“Over the next few years, we estimate that Medicare beneficiaries could see three to four times more care in their homes if we continue to bring known capabilities to scale,” Singhal said. “Based on our projections, these efforts could translate into a shift of up to $265 billion of incremental Medicare spending from traditional facilities into the home.”  

In-home healthcare for everything from hospital-at-home to dialysis to primary care has been gradually gaining ground since the beginning of the COVID-19 pandemic. Currently, more than 200 hospitals and healthcare systems are offering hospital-level care to patients in their homes and the Center for Medicare and Medicaid Services’ End Stage Renal Disease Treatment Choices Model aims to move more dialysis into homes and save Medicare $23 million over five years. 
 
Singhal said growth in technology, especially broadband access, will determine how quickly in-home healthcare will grow. He pointed out that an estimated 20 million Americans in mostly rural areas still lack reliable broadband access and in-home these services must also find ways to “knit together” the use of virtual care and in-person care. 
 
The report also found that the COVID-19 pandemic led to a rise in deteriorating mental health and an increase in chronic diseases as patients skipped care. It estimated the cost of care grew by $10 billion last year and will increase another $7 billion by 2025.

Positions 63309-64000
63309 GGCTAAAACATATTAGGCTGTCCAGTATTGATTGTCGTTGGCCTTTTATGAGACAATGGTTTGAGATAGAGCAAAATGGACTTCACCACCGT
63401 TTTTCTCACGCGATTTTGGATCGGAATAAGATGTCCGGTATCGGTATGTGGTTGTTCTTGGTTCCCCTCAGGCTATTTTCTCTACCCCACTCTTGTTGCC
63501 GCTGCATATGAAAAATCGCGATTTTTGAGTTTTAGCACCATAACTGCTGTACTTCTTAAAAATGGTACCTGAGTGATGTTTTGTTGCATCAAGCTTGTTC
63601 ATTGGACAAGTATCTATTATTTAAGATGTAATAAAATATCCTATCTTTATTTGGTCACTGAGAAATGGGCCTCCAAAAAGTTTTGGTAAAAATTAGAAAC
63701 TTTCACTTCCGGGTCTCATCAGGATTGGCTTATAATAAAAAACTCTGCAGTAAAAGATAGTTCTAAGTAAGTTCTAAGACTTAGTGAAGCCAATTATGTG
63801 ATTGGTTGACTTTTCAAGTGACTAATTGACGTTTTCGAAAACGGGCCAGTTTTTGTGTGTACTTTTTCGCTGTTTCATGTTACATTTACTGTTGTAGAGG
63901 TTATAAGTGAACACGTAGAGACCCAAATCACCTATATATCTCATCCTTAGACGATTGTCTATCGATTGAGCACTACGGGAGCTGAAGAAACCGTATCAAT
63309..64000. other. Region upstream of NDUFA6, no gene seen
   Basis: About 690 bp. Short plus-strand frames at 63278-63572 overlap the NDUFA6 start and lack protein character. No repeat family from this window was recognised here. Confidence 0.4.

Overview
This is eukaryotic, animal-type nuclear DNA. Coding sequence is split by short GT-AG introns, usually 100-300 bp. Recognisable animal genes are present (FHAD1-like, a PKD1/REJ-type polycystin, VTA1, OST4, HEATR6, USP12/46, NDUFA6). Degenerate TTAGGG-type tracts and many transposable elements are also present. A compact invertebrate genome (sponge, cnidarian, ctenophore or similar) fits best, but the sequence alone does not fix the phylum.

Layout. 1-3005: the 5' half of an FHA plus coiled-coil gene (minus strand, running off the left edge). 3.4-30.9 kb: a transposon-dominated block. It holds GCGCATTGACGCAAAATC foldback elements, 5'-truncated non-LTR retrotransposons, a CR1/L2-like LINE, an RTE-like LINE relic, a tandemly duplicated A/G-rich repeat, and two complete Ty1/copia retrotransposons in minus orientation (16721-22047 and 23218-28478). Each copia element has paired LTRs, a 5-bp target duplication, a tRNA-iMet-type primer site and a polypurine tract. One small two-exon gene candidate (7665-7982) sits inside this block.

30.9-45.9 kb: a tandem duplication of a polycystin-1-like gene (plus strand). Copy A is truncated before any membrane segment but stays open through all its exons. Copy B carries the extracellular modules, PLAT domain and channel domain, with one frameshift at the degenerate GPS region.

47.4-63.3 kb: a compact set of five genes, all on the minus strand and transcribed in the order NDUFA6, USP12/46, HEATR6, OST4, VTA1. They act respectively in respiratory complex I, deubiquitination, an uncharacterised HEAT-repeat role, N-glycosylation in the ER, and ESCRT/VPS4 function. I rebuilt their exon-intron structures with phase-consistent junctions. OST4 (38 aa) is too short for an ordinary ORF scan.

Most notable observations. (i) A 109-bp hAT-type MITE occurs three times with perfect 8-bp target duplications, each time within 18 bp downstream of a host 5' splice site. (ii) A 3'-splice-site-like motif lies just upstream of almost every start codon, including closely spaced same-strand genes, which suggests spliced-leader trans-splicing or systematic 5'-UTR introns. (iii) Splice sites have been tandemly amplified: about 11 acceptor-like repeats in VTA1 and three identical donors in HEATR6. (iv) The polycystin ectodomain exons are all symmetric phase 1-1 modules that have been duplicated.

Singhal said there is no single solution to mitigating the increase in chronic conditions, but said focusing on behavioral health, disease prevention and social determinants of health should be part of the focus.
 
“Our analyses have shown that we can reduce the burden of chronic disease in the U.S. through known interventions, but it would require a dedicated and focused effort over time,” he said.

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President's Message

Posted: July 12, 2022

As the Academy’s Chief Delegate, I can tell you that House of Delegates is rapidly approaching. Our virtual session is scheduled for Saturday, July 30, and the live sessions are on August 14 and 15, in Washington, DC. All sessions will be live-streamed for APTA members.

More importantly, Beth Black (our other delegate), and myself will be hosting a Virtual Town Hall and listening session this Wednesday, July 13, at 8:30 PM EDT via Zoom. If you have an opinion that you want heard, or just want to find out what is going on in the House, this is must-see viewing. This is your opportunity to ensure that your delegates represent your Academy and your interests in the APTA House of Delegates. You can find the detailed list of motions before the House here.

Moving forward, we are in the early stages of revising our Bylaws to allow for election of our delegates. If you have interest in serving on the Bylaws committee, or any other committee, please reach out to me or the Academy office.

Sincerely, 

 


 Phil Goldsmith
 President
 APTA Home Health